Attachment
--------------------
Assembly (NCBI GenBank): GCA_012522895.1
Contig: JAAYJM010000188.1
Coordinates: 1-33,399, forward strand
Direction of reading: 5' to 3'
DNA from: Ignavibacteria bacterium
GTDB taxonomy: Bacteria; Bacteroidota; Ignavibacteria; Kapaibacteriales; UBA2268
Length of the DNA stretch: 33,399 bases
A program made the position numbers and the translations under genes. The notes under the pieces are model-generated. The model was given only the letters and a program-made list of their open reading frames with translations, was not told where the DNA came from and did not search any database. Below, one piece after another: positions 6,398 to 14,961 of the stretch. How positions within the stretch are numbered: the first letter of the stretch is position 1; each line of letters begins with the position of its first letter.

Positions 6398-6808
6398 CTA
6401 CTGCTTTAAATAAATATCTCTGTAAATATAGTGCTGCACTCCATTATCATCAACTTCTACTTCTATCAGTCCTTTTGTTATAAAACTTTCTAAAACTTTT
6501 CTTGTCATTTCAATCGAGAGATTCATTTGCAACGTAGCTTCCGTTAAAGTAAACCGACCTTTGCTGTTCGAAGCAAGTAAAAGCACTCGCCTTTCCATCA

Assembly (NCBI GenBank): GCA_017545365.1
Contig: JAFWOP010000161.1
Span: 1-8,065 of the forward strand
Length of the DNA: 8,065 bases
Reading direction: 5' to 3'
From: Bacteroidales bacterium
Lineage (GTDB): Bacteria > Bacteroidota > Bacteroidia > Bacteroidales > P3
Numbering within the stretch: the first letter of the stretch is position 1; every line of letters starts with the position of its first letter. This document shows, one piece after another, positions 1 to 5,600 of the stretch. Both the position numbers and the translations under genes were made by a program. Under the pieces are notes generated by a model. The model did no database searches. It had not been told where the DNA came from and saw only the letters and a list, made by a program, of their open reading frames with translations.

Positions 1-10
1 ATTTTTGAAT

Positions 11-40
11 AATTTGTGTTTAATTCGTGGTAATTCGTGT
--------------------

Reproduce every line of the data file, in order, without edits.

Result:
Assembly (NCBI GenBank): GCA_012522895.1
Contig: JAAYJM010000188.1
Coordinates: 1-33,399, forward strand
Direction of reading: 5' to 3'
DNA from: Ignavibacteria bacterium
GTDB taxonomy: Bacteria; Bacteroidota; Ignavibacteria; Kapaibacteriales; UBA2268
Length of the DNA stretch: 33,399 bases
A program made the position numbers and the translations under genes. The notes under the pieces are model-generated. The model was given only the letters and a program-made list of their open reading frames with translations, was not told where the DNA came from and did not search any database. Below, one piece after another: positions 6,398 to 14,961 of the stretch. How positions within the stretch are numbered: the first letter of the stretch is position 1; each line of letters begins with the position of its first letter.

Positions 6398-6808
6398 CTA
6401 CTGCTTTAAATAAATATCTCTGTAAATATAGTGCTGCACTCCATTATCATCAACTTCTACTTCTATCAGTCCTTTTGTTATAAAACTTTCTAAAACTTTT
6501 CTTGTCATTTCAATCGAGAGATTCATTTGCAACGTAGCTTCCGTTAAAGTAAACCGACCTTTGCTGTTCGAAGCAAGTAAAAGCACTCGCCTTTCCATCA

Assembly (NCBI GenBank): GCA_017545365.1
Contig: JAFWOP010000161.1
Span: 1-8,065 of the forward strand
Length of the DNA: 8,065 bases
Reading direction: 5' to 3'
From: Bacteroidales bacterium
Lineage (GTDB): Bacteria > Bacteroidota > Bacteroidia > Bacteroidales > P3
Numbering within the stretch: the first letter of the stretch is position 1; every line of letters starts with the position of its first letter. This document shows, one piece after another, positions 1 to 5,600 of the stretch. Both the position numbers and the translations under genes were made by a program. Under the pieces are notes generated by a model. The model did no database searches. It had not been told where the DNA came from and saw only the letters and a list, made by a program, of their open reading frames with translations.

Positions 1-10
1 ATTTTTGAAT

Positions 11-40
11 AATTTGTGTTTAATTCGTGGTAATTCGTGT